Is it the desire to think that we have elected an omnipotent leader and so we don’t have to do anything until the next election (especially think)? Are we confusing the position of the President with the fallible person holding the office? Is he something like the Pope now (he does have the ear of God, we’ve been told :))

    I think it is more than this, but I can’t get a grasp on it.

  2. what is it that people desperately want George to represent?

    I don’t know for sure, but there’s no question they see something in him that just ain’t there.

  3. Oh, I wanted to add: I’m an elementary teacher, now working for a private school which, at this point, doesn’t have to comply with the insane requirements of the public school systems in the state (which happens to be Georgia). But last year, I worked in a public charter school in New Mexico. I can’t tell you how much time we had to put in to make sure we were in compliance, so that we could remain open and funded. How much time we had to give over to preparing young children to take standardized tests. I learned a lot, but some of it was that I didn’t want to be involved with all this stuff – I just wanted to teach. So I reluctantly left.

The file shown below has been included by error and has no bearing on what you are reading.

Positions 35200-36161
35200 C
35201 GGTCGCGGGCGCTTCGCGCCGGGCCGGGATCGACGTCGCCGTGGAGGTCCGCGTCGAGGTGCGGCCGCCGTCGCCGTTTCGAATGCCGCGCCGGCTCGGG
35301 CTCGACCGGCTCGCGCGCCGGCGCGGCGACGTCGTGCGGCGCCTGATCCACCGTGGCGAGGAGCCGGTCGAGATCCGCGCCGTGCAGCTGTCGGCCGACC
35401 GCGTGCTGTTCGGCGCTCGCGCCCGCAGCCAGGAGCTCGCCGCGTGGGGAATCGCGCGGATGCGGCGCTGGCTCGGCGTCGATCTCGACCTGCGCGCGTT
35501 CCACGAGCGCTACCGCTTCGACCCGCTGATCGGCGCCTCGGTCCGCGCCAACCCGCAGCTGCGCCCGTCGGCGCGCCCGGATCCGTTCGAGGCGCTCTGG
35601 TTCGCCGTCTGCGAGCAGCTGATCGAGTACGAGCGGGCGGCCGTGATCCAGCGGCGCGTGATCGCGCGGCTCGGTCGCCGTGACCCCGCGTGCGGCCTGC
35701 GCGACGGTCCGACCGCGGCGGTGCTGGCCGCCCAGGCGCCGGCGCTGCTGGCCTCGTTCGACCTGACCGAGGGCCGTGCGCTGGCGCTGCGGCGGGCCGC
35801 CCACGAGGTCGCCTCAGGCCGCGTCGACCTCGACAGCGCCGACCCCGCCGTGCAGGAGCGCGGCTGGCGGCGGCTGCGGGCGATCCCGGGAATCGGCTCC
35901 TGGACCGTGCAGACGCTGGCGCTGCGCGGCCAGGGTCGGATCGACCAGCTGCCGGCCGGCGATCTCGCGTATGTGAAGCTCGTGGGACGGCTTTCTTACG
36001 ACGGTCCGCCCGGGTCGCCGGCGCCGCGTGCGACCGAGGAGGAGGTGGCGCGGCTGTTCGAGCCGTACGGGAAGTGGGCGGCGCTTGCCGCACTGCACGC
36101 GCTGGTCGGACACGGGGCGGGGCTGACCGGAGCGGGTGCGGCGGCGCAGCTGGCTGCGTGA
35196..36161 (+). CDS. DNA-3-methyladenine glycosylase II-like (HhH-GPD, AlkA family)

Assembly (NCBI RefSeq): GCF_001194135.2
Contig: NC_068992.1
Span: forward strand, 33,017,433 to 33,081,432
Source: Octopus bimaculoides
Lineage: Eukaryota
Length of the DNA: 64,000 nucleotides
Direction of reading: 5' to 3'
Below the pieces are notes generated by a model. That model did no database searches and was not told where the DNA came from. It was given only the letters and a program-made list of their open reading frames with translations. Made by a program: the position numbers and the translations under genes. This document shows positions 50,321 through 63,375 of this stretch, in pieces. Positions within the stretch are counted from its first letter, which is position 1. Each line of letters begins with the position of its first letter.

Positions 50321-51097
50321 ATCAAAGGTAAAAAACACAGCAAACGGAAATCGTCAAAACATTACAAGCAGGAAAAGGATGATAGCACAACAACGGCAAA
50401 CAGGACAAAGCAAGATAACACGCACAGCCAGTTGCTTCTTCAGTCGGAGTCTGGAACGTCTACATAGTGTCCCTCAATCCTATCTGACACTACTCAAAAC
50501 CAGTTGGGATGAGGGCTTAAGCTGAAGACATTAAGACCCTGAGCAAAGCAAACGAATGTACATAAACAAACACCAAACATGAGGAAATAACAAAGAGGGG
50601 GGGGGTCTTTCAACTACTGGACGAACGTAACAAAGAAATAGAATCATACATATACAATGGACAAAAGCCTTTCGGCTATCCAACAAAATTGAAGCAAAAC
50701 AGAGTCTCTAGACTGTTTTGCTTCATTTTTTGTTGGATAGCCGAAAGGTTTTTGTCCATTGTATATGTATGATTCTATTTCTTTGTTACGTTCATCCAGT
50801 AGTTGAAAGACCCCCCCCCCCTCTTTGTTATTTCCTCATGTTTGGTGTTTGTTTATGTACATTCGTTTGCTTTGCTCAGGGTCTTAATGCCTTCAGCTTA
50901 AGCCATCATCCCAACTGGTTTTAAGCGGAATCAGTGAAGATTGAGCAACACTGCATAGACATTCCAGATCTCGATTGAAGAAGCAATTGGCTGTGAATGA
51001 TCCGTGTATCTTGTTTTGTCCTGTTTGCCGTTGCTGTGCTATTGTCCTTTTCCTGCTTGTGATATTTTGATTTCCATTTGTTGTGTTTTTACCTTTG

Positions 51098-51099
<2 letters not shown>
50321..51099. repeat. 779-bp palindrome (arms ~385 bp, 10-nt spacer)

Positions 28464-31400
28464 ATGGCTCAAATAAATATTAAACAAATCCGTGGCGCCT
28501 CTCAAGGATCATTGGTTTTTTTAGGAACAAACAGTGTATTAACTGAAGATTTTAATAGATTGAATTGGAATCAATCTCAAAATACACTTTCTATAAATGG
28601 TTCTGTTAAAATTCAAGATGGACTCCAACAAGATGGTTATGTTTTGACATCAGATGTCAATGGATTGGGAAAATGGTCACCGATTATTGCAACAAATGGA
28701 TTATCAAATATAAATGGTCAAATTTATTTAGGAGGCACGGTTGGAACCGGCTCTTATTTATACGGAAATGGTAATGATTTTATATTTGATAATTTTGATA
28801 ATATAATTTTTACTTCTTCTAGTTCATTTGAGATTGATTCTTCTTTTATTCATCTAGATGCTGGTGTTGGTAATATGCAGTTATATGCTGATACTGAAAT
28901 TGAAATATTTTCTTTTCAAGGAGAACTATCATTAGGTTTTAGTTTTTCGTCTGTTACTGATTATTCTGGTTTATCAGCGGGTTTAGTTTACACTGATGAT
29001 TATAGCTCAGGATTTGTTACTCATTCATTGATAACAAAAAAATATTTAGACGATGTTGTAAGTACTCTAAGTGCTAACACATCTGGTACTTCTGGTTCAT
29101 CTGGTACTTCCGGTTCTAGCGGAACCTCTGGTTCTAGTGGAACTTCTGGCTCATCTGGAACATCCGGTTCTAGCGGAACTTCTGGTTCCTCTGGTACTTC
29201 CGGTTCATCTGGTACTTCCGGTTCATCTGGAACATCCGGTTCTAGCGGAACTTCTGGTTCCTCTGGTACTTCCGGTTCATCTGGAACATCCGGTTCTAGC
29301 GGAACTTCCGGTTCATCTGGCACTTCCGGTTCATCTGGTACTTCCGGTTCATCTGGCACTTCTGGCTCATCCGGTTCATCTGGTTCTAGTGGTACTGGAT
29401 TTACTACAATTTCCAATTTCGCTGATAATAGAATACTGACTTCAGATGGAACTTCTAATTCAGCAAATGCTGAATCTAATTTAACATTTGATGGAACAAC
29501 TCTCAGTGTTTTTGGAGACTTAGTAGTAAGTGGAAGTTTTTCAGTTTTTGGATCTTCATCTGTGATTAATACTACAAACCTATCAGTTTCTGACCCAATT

4. Bush creates a low bar. His supporters like seeing a low bar, because they can’t see getting over a high bar, so an actual presidential bar set that low is very encouraging. In Hunting of the Snark, the crew is delighted to see the map that the Bellman brings:

    He had bought a large map representing the sea,
    Without the least vestige of land:
    And the crew were much pleased when they found it to be
    A map they could all understand.

    This is what Bush means to his base, a map (of the human heart? of the soul?) they can finally all understand.